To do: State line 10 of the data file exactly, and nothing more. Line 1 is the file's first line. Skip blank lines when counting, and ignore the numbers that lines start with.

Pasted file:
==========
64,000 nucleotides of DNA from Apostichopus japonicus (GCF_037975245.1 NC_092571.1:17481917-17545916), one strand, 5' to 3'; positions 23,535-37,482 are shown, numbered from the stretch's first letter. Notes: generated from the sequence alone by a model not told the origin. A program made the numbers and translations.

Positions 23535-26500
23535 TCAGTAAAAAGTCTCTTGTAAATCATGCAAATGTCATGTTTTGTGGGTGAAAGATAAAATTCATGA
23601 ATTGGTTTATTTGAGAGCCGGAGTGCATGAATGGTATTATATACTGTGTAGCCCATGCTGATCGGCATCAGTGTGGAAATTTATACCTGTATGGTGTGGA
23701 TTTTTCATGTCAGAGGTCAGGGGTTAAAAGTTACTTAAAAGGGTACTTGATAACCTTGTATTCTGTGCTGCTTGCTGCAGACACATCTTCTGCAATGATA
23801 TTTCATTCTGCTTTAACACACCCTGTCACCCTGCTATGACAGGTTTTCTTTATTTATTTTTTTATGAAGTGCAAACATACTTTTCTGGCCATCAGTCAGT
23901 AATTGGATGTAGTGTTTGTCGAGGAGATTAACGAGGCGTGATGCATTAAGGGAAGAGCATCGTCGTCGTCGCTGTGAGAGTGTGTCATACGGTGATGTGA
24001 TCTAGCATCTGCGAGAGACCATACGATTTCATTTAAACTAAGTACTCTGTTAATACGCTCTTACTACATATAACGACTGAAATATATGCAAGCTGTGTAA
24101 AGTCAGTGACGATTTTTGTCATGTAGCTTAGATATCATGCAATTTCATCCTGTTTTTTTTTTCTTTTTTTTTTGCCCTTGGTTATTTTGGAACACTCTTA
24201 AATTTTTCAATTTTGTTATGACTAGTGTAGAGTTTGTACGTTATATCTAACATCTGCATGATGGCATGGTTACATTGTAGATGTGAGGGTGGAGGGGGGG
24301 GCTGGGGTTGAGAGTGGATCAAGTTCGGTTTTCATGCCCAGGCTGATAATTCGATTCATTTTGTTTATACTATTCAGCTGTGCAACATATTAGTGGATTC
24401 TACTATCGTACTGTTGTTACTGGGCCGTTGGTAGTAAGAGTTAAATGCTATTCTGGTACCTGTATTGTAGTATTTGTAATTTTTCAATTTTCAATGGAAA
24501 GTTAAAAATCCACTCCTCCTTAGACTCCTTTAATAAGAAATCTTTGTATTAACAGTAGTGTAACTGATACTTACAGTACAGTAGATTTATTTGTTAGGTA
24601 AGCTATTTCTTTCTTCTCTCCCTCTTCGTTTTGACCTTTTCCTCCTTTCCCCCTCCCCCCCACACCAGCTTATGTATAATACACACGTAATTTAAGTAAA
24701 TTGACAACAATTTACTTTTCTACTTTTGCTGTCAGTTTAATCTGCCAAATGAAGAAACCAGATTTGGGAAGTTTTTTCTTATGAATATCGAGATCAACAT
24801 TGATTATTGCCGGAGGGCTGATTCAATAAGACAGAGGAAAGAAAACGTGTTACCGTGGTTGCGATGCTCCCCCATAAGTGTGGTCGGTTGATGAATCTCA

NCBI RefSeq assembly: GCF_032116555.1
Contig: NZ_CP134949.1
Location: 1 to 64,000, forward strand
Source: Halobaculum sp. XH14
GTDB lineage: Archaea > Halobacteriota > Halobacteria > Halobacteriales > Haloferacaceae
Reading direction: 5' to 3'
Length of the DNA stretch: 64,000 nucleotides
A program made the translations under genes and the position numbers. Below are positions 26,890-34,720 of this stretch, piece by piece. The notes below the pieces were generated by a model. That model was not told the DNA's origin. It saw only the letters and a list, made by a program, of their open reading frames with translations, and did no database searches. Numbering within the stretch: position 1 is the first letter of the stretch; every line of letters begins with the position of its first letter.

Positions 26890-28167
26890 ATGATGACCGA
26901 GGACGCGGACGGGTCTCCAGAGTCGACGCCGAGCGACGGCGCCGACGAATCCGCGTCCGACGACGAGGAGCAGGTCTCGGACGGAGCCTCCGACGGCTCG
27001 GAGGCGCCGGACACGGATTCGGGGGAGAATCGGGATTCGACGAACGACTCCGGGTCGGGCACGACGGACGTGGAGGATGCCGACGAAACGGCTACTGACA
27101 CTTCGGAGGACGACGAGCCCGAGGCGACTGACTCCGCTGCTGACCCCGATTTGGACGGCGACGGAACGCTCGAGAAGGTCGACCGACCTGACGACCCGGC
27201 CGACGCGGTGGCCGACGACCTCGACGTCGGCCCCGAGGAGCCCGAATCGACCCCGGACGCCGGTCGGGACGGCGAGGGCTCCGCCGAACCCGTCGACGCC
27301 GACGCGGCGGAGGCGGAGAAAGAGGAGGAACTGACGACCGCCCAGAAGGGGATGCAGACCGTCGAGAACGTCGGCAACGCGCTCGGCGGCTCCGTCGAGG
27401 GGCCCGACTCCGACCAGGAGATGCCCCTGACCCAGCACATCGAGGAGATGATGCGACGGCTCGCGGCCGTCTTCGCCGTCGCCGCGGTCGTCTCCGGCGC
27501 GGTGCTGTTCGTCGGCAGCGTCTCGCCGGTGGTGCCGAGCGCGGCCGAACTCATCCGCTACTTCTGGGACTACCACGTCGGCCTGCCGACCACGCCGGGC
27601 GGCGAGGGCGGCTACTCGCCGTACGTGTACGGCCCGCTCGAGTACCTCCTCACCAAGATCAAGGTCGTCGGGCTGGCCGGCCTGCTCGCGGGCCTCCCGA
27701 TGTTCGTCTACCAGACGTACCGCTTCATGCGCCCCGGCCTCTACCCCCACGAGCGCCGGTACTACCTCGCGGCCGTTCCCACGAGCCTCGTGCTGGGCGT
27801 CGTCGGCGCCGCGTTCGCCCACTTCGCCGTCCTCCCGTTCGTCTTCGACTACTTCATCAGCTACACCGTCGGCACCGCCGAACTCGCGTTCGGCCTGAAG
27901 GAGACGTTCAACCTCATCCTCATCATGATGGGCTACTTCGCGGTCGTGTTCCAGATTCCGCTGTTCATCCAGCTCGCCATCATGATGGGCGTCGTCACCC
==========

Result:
24201 AATTTTTCAATTTTGTTATGACTAGTGTAGAGTTTGTACGTTATATCTAACATCTGCATGATGGCATGGTTACATTGTAGATGTGAGGGTGGAGGGGGGG